They are not water anarchists; we aren't talking about shower-reg secessionists here. But the company did insightfully observe that the restriction applies on a per-shower-head basis.

So Zoe sells full units that have three full heads per shower! What a solution — truly in the spirit of American enterprise in the best sense. These remarkable units are both brilliant and beautiful, and they comply with the letter of the law. The one that annoyed Bureaucrat Al is the "Nautilus II Chrome" — and what a piece of work it is!

If it turns out that the feds can't prove him in violation, Congress might have to go back to work. The regs might have to be changed to specify one head per shower space.

But then what can the government do about the length of showers? After all, there is no real way to regulate how much water we use (and pay for). Maybe the shower heads have to have timers on them. And maybe the feds need to put up little monitors in our showers to make sure that we have stopped and started them.

And what happens to shower offenders? One can see federal S.W.A.T. Teams screeching up to your house, black-clad men pouring out, securing the perimeter, and shouting through a bull horn: "Drop the soap and come out of the shower with your hands up!"

Most manufacturers adhere to the regulations. But savvy consumers know how to get around the problem.

Warning: The following section is for information purposes only; I am not advocating egregious violations of federal law as some trouble-making rebel might. Do not endanger your status as a law-abiding citizen who takes wimpy showers.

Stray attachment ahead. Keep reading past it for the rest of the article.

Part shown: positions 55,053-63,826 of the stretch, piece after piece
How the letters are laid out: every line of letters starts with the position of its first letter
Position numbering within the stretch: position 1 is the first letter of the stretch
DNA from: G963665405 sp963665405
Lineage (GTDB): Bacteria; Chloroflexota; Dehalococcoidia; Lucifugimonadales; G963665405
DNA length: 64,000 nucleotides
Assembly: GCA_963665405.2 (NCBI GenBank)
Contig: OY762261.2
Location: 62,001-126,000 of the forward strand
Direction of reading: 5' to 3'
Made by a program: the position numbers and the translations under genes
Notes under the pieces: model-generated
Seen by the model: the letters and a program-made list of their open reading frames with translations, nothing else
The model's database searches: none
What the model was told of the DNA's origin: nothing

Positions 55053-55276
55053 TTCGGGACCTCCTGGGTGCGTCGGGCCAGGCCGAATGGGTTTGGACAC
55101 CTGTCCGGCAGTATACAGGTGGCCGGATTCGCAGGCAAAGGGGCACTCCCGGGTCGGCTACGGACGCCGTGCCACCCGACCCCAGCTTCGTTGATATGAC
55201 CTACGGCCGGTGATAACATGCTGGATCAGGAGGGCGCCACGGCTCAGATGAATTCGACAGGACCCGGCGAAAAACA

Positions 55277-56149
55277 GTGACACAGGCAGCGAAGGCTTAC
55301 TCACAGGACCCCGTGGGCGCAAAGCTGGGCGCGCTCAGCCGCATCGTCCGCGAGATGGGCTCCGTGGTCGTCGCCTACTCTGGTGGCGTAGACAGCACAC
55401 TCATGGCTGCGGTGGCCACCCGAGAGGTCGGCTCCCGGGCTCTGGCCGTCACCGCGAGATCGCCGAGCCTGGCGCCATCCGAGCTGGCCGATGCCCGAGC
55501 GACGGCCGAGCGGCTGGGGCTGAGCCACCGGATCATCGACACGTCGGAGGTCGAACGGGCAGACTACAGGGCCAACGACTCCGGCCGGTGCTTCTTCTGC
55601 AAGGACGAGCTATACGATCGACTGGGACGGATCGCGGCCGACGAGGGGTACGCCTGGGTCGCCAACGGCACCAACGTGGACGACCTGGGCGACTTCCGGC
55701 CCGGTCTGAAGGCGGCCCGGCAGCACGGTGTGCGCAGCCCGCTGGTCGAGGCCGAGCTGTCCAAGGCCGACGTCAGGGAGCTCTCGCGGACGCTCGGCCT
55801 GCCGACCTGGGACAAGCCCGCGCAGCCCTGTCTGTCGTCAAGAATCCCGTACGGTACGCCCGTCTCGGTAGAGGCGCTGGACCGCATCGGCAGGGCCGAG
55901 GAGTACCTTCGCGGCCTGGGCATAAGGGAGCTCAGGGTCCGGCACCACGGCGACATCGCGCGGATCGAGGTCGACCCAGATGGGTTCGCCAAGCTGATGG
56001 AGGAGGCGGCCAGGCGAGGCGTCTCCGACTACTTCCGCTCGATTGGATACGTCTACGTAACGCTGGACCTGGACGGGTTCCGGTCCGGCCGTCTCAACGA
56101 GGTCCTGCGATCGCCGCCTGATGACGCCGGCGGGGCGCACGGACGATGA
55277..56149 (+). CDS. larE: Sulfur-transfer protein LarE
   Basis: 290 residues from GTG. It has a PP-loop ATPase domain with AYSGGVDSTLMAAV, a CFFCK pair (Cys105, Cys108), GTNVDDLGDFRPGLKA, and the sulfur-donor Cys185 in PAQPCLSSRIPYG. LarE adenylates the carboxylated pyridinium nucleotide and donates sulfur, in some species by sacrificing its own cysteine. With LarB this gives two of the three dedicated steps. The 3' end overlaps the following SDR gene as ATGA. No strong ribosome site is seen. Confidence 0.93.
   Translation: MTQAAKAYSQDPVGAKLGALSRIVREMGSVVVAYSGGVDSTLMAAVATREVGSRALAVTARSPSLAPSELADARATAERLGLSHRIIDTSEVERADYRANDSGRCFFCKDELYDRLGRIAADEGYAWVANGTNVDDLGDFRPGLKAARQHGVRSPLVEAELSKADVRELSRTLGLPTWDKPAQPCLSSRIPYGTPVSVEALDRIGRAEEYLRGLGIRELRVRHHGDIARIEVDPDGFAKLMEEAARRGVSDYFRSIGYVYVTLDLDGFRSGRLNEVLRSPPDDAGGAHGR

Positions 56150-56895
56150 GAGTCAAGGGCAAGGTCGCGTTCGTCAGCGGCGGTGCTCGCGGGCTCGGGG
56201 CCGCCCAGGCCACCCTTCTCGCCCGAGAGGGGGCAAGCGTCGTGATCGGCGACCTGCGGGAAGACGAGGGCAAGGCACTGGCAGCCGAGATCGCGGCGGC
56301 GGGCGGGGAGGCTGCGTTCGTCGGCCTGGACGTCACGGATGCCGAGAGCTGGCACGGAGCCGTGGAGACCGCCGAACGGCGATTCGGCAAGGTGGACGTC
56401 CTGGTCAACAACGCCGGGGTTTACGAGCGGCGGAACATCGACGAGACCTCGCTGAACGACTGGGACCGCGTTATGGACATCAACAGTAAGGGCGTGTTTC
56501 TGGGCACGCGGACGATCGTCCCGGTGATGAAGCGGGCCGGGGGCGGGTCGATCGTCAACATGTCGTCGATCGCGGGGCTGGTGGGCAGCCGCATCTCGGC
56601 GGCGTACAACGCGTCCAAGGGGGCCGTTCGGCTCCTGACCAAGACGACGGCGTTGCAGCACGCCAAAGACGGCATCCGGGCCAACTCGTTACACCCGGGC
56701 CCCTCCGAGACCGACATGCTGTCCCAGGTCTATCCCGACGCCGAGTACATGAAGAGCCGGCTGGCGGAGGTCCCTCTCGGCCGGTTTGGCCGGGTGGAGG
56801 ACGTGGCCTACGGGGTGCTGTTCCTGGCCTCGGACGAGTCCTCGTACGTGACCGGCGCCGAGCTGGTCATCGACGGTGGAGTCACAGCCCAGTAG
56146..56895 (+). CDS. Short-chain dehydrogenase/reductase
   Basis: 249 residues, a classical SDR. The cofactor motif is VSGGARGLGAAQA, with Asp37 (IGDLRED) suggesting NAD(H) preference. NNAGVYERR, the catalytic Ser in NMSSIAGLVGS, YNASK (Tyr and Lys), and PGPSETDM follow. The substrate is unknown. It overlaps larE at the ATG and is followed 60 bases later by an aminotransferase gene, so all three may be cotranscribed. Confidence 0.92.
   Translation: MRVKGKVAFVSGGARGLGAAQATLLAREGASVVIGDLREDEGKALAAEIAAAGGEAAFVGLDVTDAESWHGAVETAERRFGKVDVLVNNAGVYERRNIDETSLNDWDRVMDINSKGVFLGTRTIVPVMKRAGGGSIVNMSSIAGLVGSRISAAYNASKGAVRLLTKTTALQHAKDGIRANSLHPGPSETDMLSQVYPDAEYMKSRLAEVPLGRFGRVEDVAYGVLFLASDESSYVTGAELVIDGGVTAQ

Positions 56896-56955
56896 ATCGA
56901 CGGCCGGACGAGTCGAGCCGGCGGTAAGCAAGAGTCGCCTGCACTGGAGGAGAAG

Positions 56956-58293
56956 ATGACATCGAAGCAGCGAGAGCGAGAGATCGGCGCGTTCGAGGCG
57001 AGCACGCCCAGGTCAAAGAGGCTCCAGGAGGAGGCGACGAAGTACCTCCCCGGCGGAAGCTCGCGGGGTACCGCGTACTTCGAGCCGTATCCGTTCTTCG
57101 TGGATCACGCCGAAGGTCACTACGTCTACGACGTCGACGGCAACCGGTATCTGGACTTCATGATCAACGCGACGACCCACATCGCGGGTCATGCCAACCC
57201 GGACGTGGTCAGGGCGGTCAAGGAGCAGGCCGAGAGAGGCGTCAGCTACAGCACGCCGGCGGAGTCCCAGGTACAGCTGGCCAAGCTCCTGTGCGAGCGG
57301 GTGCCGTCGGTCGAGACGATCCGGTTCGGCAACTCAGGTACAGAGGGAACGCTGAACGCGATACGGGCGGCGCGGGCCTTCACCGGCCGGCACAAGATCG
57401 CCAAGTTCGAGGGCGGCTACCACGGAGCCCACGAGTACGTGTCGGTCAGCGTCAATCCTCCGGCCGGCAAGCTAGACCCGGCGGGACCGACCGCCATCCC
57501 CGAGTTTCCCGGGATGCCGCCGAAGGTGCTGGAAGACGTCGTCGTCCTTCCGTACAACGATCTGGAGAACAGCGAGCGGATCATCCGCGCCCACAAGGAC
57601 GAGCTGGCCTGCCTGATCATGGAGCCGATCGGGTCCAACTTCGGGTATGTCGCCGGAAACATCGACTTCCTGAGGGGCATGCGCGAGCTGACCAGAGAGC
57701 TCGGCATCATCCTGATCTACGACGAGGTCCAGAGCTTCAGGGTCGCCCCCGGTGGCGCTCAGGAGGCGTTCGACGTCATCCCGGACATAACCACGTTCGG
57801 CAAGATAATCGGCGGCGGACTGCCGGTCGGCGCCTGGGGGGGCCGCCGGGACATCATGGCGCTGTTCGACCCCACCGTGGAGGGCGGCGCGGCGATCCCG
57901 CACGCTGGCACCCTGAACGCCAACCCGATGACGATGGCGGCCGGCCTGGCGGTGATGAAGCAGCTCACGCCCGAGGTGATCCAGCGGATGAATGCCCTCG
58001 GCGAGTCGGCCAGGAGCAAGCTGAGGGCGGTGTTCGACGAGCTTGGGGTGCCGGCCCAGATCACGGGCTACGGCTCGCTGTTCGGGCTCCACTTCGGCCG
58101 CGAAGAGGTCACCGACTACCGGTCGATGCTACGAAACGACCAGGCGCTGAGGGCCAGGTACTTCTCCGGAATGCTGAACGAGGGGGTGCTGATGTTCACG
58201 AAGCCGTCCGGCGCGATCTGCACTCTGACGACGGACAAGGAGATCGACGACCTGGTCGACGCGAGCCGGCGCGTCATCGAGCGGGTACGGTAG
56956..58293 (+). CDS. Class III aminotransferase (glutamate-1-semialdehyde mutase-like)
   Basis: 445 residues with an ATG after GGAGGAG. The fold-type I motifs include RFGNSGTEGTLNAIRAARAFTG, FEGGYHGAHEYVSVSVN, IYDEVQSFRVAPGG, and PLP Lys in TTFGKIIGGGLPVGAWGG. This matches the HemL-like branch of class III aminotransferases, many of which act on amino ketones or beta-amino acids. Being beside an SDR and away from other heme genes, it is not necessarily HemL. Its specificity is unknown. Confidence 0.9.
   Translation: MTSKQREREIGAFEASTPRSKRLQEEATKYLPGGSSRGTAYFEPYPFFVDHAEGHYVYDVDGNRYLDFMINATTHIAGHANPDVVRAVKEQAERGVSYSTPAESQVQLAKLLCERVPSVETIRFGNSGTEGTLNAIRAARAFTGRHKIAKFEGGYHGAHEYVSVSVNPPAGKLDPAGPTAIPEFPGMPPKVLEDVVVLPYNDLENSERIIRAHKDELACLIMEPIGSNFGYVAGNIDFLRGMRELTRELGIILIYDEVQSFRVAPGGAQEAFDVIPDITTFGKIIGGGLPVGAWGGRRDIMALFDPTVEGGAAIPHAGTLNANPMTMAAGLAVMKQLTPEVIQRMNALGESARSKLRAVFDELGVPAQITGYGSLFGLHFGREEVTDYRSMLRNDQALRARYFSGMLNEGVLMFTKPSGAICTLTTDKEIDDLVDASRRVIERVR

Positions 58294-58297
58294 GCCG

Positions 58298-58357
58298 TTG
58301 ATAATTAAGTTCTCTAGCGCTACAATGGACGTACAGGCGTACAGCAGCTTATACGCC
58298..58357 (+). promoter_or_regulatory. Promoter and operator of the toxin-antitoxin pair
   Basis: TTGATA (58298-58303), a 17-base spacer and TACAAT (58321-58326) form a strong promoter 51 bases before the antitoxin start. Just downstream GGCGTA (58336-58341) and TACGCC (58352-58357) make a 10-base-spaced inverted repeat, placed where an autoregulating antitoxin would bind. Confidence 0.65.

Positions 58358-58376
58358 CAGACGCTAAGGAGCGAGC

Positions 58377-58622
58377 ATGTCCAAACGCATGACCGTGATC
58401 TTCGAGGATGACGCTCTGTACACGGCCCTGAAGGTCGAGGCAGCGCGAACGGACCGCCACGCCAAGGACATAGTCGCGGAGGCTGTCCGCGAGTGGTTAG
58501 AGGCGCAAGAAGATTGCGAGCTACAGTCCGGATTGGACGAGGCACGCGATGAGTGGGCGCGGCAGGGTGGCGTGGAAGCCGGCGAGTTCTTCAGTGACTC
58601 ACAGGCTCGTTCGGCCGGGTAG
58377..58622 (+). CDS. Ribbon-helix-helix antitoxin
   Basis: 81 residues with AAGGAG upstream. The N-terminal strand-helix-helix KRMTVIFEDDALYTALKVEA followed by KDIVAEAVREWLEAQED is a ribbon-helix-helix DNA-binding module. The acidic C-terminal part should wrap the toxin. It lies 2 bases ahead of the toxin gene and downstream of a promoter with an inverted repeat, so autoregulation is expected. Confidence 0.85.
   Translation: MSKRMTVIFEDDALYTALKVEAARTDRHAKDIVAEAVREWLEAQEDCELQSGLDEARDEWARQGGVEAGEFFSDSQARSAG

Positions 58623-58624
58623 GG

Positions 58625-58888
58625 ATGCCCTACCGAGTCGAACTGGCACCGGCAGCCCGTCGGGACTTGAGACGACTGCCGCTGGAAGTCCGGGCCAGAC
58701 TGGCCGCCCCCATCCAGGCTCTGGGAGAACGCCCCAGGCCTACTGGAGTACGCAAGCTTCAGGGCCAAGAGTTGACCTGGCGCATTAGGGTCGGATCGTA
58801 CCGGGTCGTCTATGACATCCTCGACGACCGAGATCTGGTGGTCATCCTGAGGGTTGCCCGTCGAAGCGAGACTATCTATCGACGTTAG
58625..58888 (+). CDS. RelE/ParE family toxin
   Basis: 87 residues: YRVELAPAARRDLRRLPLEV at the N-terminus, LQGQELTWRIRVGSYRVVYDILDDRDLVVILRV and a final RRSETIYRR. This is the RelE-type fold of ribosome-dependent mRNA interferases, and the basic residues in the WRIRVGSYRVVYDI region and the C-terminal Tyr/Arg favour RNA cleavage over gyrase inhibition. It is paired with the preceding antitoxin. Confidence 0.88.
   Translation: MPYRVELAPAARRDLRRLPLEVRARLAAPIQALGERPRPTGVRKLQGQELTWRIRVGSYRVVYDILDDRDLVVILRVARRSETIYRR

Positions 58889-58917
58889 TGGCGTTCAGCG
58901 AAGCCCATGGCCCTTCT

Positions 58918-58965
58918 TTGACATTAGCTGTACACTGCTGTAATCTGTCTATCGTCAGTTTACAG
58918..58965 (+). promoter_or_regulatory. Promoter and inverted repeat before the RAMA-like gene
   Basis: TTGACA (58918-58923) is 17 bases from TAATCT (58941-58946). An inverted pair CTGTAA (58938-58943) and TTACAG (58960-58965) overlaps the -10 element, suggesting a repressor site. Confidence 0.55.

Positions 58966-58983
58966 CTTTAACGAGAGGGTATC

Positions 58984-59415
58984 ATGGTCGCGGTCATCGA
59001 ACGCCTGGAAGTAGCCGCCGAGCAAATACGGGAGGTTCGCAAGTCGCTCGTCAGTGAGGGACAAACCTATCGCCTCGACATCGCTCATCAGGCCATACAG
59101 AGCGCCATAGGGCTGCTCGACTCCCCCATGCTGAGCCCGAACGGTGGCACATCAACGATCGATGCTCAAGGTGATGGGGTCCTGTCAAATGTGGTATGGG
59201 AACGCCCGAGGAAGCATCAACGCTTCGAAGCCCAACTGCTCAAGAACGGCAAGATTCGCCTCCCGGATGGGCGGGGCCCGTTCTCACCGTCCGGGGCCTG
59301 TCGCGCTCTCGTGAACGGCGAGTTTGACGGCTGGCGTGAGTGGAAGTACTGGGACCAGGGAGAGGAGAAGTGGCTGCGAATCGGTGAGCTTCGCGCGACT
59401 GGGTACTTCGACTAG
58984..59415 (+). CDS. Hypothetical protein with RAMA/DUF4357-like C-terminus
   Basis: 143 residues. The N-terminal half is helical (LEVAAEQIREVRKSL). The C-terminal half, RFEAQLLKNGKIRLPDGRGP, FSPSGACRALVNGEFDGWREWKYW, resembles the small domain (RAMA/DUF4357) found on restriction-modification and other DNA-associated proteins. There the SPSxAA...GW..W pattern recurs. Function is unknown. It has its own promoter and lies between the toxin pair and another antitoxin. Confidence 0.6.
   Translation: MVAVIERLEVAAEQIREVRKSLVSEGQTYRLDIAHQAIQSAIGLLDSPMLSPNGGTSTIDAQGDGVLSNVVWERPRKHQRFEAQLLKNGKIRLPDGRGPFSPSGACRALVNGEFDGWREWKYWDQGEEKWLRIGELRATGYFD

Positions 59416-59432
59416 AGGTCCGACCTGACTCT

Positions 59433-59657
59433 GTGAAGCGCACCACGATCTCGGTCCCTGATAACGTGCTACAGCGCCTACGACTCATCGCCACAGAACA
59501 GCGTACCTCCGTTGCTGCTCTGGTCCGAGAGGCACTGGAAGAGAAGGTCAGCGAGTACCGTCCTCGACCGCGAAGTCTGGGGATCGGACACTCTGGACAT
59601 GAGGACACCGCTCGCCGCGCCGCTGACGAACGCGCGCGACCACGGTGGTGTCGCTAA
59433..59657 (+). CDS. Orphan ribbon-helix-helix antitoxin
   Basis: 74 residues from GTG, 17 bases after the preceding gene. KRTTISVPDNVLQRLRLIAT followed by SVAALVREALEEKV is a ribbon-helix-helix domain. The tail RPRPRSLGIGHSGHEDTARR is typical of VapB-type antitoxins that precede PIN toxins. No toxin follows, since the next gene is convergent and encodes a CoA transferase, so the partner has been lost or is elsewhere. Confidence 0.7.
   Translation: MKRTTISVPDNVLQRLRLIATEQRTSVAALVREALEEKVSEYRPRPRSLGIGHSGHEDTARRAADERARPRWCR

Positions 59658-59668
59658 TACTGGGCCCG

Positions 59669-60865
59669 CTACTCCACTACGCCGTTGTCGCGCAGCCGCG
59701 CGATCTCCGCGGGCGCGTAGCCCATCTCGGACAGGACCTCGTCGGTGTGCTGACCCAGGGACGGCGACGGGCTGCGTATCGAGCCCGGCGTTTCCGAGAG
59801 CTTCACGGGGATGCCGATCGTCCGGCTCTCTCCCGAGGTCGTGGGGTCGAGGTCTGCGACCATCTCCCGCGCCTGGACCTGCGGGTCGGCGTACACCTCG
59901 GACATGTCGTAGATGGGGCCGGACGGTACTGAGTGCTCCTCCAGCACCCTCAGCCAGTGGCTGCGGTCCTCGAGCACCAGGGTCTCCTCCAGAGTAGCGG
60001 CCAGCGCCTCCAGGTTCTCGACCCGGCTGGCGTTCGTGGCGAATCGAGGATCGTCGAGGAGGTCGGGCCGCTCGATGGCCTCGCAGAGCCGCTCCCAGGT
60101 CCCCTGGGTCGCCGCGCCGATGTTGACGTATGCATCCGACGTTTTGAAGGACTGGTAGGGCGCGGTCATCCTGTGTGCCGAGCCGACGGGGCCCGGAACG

Many people now hack their showers — or customize them, if you prefer. You can take your shower head down, pull the washer out with a screwdriver, and remove the offending intrusion that is restricting water flow. It can be a tiny second washer or it can be a hard plastic piece. Just pop it out and replace the washer. Sometimes it is necessary to trim it out using a pen knife.

Using such strategies, you can increase your water flow from 2 gallons per minute to 3 and even 4 gallons per minute. You can easily clock this using a stopwatch and a milk carton.

Using this method (just as an experiment for the sake of journalism — again, do not try this at home) I was easily able to expand my gallons per minute on each shower in my house to an average of 3.4 gpm, thereby recreating that childhood sense of gushes of water pouring down.

Now, that doesn't compare to the amazing 12.7 gallons per minute that BR Labs claims they were able to clock with the Nautilus II (wow wow wow!) but it still exceeds federal regulations.

Why would anyone want to do this? According to the head of Zoe Industries, people somehow have the sense that I described above. "Generally, they don't like the water savers," he says, "the flow of water is too weak and they feel as though they haven't gotten a shower."

The whole craziness here recalls the similar frenzy about toilet tank size that resulted from the same act of Congress. Eventually manufacturers figured out ways to make the toilets flush but, even today, you never want a plunger to be too far from the toilet. Thus has it spawned an entire industry of designer plungers!

You might say that water needs to be conserved. Yes, and so does every other scarce good. The peaceful way to do this is through the price system. But because municipal water systems have created artificial shortages, other means become necessary. One regulation piles on top of another, and the next thing you know, you have shower commissars telling you what you can or cannot do in the most private spaces.

Has central planning ever been more ridiculous, intrusive, and self-defeating?

If Zoe Industries is bankrupted by federal fines, who will stand up for our rights to take showers our own way and make our own judgments about how much water to use?


Contact Jeffrey A. Tucker

Jeffrey A. Tucker is the founder of the Brownstone Institute and an independent editorial consultant.